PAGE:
Nadeem Yousaf


Conflict is not a unique phenomenon therefore it can occur in all formal or informal social settings wherever human beings are interacting with each other. Organizations are no different from other social settings; they are a composition of formal and informal structures in which conflicts do take place. Since it is not possible to avoid conflicts in organizations so they should be managed for the sake of the organizational growth hence Yukl (1989) argues that phenomenon of conflict has among the central themes in the literature on organizations. The research shows that organizations invest heavily to enhance the capacity of their members to handle conflicts (Donnellon and Kolb1994). Studying conflicts in organizations has got central position because it influences organizational culture (Trompenaars 1993), especially due to globalization as work force is becoming increasingly diverse (Jehn, Northcraft and Neale 1999; Cox and Blake 1991). Cox and Blake (1991) argue that organizations that fail to make appropriate changes to keep employees from different backgrounds can expect to suffer a significant competitive disadvantage. However, diversity of employees becomes assets only if work teams manage differences (Cox and Blake 1991) and conflicts. Whether or not a work force is diverse, human beings are different from each other due to various reasons and carry different personality which influences perception. Perception of a situation is a key factor that affects choice of action. Thus, it is important to study a relationship between perception and choice of selecting strategy in resolving conflicts.

Literature Review

Conflict is viewed as a phenomenon which occurs between two people (parties) when, at least, one of the parties considers that his/her behaviors or views do not match with the other party and the other party has affected or has the potential to affect the interest of the second party (Carroll 1991; Chasnoff and Muniz 1985; Thomas 1976, 1992; Tjosvold 1993; Veliert 1984).

It is interesting to note that the word ‘conflict’ is over used in the studies. It denotes from a small argument to an intense disagreement. Although Pondy (1967) differentiated between conflict intensity in his discussion of stages of conflict, his views have got inadequate attention in the later studies.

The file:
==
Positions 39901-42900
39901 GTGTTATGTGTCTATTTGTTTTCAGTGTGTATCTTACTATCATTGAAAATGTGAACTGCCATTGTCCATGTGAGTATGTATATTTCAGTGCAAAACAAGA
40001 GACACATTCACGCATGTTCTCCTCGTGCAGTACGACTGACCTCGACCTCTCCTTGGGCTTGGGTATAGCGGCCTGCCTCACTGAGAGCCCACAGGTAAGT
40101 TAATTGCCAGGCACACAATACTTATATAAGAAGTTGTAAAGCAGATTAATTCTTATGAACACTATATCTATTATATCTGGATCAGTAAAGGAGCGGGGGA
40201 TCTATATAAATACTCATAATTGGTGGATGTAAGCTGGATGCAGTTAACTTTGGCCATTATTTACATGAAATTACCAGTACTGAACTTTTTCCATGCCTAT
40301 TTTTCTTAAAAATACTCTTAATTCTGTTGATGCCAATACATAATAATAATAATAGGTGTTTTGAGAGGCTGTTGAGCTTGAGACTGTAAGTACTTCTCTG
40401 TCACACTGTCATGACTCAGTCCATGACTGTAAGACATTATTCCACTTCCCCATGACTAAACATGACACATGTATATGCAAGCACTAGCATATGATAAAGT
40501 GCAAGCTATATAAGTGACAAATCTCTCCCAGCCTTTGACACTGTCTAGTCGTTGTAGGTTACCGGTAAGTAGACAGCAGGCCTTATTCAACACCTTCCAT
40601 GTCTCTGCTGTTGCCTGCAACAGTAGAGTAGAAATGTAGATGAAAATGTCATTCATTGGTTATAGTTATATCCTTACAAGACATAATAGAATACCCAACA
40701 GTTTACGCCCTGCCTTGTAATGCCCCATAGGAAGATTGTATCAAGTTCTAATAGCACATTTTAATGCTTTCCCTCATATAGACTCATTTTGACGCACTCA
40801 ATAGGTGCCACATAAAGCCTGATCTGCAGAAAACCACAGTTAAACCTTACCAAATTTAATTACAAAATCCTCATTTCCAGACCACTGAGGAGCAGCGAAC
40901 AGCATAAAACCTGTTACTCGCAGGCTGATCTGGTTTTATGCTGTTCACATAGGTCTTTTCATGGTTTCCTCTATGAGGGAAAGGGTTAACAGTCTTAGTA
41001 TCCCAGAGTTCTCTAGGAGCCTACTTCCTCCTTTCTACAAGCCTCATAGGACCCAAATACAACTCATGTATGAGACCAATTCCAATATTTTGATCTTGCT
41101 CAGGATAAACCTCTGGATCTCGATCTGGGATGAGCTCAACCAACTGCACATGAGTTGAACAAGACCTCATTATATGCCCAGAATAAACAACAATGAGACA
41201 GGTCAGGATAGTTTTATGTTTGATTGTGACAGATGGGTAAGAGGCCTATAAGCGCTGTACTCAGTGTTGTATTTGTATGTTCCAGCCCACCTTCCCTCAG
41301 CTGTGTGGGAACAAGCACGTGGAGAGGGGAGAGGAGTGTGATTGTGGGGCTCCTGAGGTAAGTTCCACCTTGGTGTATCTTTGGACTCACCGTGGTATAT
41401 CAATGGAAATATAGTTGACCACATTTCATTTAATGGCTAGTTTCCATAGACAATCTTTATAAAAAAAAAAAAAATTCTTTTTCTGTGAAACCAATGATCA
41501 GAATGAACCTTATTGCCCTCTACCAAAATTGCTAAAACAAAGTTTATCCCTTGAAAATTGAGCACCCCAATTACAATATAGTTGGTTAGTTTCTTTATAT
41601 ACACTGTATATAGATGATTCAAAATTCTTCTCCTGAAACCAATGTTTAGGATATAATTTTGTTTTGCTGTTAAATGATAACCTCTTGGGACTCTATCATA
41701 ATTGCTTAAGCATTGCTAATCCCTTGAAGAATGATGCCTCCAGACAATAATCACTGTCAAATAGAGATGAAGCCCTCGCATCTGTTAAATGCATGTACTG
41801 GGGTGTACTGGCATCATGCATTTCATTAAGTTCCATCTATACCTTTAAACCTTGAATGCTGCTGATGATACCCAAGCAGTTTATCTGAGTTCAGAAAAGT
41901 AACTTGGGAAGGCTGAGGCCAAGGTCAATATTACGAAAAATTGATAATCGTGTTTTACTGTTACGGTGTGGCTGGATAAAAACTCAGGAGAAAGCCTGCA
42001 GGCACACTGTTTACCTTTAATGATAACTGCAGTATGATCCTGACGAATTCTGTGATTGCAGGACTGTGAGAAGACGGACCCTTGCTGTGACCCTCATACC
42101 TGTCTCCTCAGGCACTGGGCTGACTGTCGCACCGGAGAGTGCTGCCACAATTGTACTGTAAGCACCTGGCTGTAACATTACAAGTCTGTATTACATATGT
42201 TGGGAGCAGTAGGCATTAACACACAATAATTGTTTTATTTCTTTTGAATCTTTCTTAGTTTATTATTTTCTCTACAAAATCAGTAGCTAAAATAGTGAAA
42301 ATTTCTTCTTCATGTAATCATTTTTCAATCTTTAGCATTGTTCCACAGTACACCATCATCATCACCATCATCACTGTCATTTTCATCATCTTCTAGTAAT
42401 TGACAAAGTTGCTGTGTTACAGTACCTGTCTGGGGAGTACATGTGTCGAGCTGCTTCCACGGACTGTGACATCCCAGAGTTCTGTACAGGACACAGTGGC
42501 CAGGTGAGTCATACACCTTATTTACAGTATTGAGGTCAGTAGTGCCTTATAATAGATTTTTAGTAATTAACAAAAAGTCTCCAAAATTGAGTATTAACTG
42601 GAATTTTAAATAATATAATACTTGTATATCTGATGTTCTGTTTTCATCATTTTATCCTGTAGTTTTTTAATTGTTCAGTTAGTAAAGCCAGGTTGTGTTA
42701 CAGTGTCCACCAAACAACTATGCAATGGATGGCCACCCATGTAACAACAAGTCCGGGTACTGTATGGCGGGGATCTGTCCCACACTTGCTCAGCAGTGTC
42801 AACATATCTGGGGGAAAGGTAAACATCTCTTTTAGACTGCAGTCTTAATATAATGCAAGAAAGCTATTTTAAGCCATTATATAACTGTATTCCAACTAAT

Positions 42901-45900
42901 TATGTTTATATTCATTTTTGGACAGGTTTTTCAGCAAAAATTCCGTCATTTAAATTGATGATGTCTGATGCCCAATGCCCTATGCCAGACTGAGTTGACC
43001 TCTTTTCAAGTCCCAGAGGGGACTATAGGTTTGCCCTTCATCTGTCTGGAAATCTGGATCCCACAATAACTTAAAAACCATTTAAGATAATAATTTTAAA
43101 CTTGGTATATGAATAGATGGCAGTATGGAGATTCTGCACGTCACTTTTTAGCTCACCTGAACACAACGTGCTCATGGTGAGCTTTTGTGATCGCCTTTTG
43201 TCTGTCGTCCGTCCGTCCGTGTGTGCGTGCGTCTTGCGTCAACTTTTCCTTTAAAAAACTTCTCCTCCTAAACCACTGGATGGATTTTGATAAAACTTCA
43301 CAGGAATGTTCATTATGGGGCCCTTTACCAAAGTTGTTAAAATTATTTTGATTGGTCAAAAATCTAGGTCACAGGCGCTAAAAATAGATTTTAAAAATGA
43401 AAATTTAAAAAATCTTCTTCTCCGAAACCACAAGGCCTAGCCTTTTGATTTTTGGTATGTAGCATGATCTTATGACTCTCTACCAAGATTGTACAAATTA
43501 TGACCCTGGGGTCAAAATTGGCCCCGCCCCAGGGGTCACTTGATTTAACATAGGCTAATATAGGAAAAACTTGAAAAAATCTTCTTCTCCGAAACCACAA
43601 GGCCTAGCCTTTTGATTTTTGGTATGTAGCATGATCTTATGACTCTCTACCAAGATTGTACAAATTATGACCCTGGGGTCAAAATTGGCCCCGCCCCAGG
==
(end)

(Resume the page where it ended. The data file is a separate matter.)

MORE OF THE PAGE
The most popular research in the field of conflict resolution has been done by Blake & Mouton (1964), Thomas (1976) and Rahim (1985) in which five styles of handling conflicts were identified. Blake & Mouton (1964) theory is based on qualitative investigations in which they proposed that people handle conflicts in five ways, smoothing, forcing, problem solving, avoiding and compromising, depending upon where they fall on the two dimensions, namely, concern for others and concern for production. Similar to Blake and Mouton, Thomas (1976) agrees that individuals handle their conflicts in five ways: accommodating, collaborating, avoiding, compromising and competing. He also argues that individuals’ style of handling conflicts depends upon on the dimensions of cooperativeness and assertiveness. Likewise Rahim (1985) is of the opinion that the style of conflict depends upon the concern that individuals show for themselves and for others. He termed these styles as avoiding, integrating, compromising, obliging and dominating. Contrary to Blake and Mouton’s qualitative method, Thomas and Rahim employed a statistical method to study styles of conflict and developed inventories to measure individuals’ dominant style of handling conflict of an individual. Interestingly, all these researchers have used dichotomy of two traits –concern for others and concern for production; concern for self and concern for others; and cooperativeness and assertiveness – but very little information is given as to how these two factors should be measured; this issue will be critically reviewed at length in the body of the thesis. It is suffice to argue after reviewing the literature on conflict management that the adherents of dominating model of individuals’ style of handling conflicts have not addressed some of the key factors during the investigation on individual styles of resolving conflicts in organizations. As mentioned above, Pondy’s stages of conflict and Thomas’ types of conflicts are inadequately focused even in the recent studies on the topic. According to Pondy (1967), conflict has five stages: (1) latent conflict, (conditions); (2) perceived conflict (cognition); (3) felt conflict (4) manifest conflict (behavior); and (5) conflict aftermath (conditions). He contends that conflict traverse from one stage to another. Similarly, Thomas (1992) identifies three types of conflict: (1) Goal/Interest conflict which refers to a situation when conflicting parties have divergent or incompatible ends; (2) Judgment/Cognitive conflict which means differences over empirical or factual issues in which a party perceives that the other party has drawn incorrect conclusion from the empirical facts; and (3) Normative conflict which refers to disapproval, blame and anger that may be triggered when one party considers that the other party’s behavior does not match according to the normative standards of the given system or the society. It will be argued in the thesis that it is the perception that will decide the stage or type of the conflict which in return influences the choice of handling conflicting situation. It is individual perception that makes a conflicting situation mild or strong. A few studies now accept that individuals use different styles of handling conflict depending upon the situation and shifts from one style to another (Deutsch 1949; 1994; Thomas and Chia1992; Tjosvold 1993, Rahim 92; Veliert & 95 Vliert 99), still insufficient attention is paid how a conflicting situation is perceived before assessing the choice individual style of handling.